Openings & Closings: Exhibitions, Shows, Fairs 12/04/19–12/10/19

Jenamarie Boots Exhibitions

Tiger Family and Magpies by Tani Bunchō, 1807. Ink and color on silk, 61 15/16 by 33 3/4 inches. Los Angeles County Museum of Art, gift of Charlotte Wayne and Richard Wayne in memory of Lenore Wayne, photo © Museum Associates/LACMA.

Every Living Thing: Animals in Japanese Art at the Los Angeles County Museum of Art, to December 8

Featuring artworks in a variety of mediums – from sculpture and ceramics to paintings and woodblock prints – this exhibition celebrates animals as they appear in Japanese art. Themes from the exhibition include: Zodiac Animals, Animals from Nature, Religion, Myth and Folklore, and Leisure. An animal for every visitor (and then some!)

Divan Japonais by Henri De Toulouse-Lautrec, 1893. Lithograph, 33 1/2 by 23 1/4 inches. Collection of Jan Willinger.

Posters by Toulouse-Lautrec at the Norton Museum of Art, to December 10

Between his bold compositions and colorful characters, Toulouse-Lautrec’s ads are never short on verve. The first Toulouse-Lautrec exhibition at the Norton in 45 years features works from a private collection, so don’t snooze, see them while you can.

Pop América by Hugo Rivera-Scott, 1968. Collage on cardboard, 30 by 21 1/2 inches. On loan to the Block Museum courtesy of the artist, photo by Jorge Brantmayer.

Pop América, 1965–1975 at the Block Museum of Art, Northwestern University, to December 8

Nearly 100 artworks by artists from across the Carribean and North and South America challenge conventions of pop art in this exhibition. Those whose work is on view include: Antonio Dias, Rubens Gerchman, Roy Lichtenstein, Marisol, Cildo Meireles, Marta Minujín, Hugo Rivera-Scott, and Andy Warhol.

Flora by William Trost Richards, 1859. Oil on mahogany panel, 7 4/10 by 5 3/10 inches. McMullen Museum of Art, Boston College, Feld Trust.

William Trost Richards: Hieroglyphs of Landscape at the McMullen Museum of Art, Boston College, to December 8

The Philadelphian painter of rocky coasts and roiling waves gets his first retrospective in Boston, which features his earliest sketches as well as the later-career watercolors that Richards began to paint after the medium gained popularity in the mid-nineteenth century.

Actor Onoe Waichi II as a Tôfu Boy and a One-Legged Ghost, from the series Magic Lantern Slides in a Dance of Seven Changes by Toyokuni III, also known as UTAGAWA Kunisada. Woodblock print, 17 11/16 by 13 inches. Purchase of the Museum of New Mexico Foundation, Museum of International Folk Art, photo by Addison Doty.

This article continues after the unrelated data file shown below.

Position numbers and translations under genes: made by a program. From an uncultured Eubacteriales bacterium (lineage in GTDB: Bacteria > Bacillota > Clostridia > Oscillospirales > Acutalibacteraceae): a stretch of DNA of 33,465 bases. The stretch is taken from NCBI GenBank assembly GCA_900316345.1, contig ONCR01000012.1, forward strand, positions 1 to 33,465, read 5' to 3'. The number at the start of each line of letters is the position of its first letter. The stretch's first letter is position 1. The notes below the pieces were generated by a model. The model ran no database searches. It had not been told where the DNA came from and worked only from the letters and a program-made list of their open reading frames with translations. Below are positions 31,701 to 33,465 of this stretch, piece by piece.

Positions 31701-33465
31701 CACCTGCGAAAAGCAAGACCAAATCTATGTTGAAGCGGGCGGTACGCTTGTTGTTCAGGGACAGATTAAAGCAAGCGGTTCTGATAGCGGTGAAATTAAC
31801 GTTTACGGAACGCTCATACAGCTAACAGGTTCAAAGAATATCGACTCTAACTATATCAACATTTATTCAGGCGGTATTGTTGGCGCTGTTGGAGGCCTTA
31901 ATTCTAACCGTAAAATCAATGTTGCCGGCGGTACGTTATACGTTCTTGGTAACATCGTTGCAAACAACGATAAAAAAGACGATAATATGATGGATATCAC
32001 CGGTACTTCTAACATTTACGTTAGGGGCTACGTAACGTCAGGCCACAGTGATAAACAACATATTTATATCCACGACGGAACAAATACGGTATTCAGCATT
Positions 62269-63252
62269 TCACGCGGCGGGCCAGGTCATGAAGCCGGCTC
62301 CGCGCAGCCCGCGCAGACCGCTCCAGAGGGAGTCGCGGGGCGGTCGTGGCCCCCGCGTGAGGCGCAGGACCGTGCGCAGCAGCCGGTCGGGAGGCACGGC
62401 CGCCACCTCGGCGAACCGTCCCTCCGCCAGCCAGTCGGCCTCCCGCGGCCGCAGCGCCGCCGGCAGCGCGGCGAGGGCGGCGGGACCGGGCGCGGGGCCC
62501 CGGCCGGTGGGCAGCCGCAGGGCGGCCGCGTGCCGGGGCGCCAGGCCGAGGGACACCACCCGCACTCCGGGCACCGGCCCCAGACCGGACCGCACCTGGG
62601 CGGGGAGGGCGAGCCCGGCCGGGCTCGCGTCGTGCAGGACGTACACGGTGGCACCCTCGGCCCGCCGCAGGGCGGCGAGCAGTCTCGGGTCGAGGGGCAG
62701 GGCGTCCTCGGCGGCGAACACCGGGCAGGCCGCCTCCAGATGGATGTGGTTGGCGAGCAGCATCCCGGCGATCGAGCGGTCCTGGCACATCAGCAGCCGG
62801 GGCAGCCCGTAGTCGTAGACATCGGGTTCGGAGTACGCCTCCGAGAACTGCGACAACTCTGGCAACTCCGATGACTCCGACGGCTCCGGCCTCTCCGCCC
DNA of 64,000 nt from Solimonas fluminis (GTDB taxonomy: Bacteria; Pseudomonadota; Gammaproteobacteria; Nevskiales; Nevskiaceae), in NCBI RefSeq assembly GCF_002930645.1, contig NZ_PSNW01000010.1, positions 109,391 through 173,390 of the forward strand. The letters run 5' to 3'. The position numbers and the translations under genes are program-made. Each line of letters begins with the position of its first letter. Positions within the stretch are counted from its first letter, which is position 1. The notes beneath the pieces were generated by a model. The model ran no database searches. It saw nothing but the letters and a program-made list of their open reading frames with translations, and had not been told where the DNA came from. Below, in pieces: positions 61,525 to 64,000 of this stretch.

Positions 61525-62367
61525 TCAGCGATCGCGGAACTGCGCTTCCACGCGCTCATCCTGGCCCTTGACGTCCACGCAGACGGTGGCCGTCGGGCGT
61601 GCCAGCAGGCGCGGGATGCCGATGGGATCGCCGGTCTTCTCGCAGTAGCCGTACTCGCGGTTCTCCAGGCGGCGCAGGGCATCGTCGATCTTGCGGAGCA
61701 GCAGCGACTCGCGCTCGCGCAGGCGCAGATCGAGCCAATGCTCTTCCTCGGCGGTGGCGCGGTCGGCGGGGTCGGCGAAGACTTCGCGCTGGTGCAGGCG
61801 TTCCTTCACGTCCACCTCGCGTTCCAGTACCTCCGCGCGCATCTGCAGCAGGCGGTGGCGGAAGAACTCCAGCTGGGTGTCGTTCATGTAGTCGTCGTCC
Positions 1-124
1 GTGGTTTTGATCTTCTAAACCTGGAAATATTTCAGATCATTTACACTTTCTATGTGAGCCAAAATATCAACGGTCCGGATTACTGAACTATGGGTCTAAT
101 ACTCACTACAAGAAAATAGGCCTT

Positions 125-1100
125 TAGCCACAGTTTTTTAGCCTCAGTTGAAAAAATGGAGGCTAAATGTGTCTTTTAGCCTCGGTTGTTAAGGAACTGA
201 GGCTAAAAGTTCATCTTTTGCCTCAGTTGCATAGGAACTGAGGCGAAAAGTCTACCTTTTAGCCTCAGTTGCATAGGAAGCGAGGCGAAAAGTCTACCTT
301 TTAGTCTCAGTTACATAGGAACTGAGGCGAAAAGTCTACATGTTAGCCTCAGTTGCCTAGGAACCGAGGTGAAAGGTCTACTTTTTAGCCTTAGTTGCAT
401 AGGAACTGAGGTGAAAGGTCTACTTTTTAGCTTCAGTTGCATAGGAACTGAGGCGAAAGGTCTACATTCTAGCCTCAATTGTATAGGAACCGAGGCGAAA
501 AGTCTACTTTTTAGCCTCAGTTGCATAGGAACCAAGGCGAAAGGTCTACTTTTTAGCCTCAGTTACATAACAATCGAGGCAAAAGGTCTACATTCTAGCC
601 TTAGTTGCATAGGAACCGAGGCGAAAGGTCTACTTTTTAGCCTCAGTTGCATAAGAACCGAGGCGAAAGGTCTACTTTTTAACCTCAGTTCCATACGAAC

Yokai: Ghosts and Demons of Japan at the Museum of International Folk Art, December 8 to January 10, 2021

Yokai – demons, ghosts, shapeshifters, and other supernatural beings – captivate the imagination whether or not you believe they capture souls. From Muromachi period scroll paintings and Edo period woodblock prints to contemporary folk art, this exhibition celebrates these enduringly popular Japanese creatures.

Rodin: Muses, Sirens, Lovers at the Columbus Museum of Art, to December 8

Forty bronze sculptures depicting women as model, love interest, or muse make up this Rodin exhibition. Along with demonstrating the artist’s fascination with and women, the works illustrate how Rodin broke with sculptural conventions and paved the way for modern art.

Portrait of John Henry by Augusta Savage, c. 1940. Patinated plaster, 6 5/8 by 3 ½ by 4 ¾ inches. Museum of Fine Arts, Boston, The John Axelrod Collection—Frank B. Bemis Fund, Charles H. Bayley Fund, and The Heritage Fund for a Diverse Collection.

Augusta Savage: Renaissance Woman at the Palmer Museum of Art, Pennsylvania State University, to December 8

Artist, teacher, leader—Augusta Savage was not one or the other, but all. Her contributions to the Harlem Renaissance are innumerable. This exhibition features nearly 80 works of art, by Savage as well as William Artis, Romare Bearden, Selma Burke, Robert Blackburn, Gwendolyn Knight, Jacob Lawrence, and Norman Lewis.

Antiquarius: Greenwich Winter Antiques Show

This Connecticut show features 42 exhibitors and a variety of artworks and objects from the eighteenth to the twentieth centuries. Among the offerings: marine art, estate jewelry, American and continental furniture, and prints. Benefits the Greenwich Historical Society, so you can feel good about your buying.

Jenamarie Boots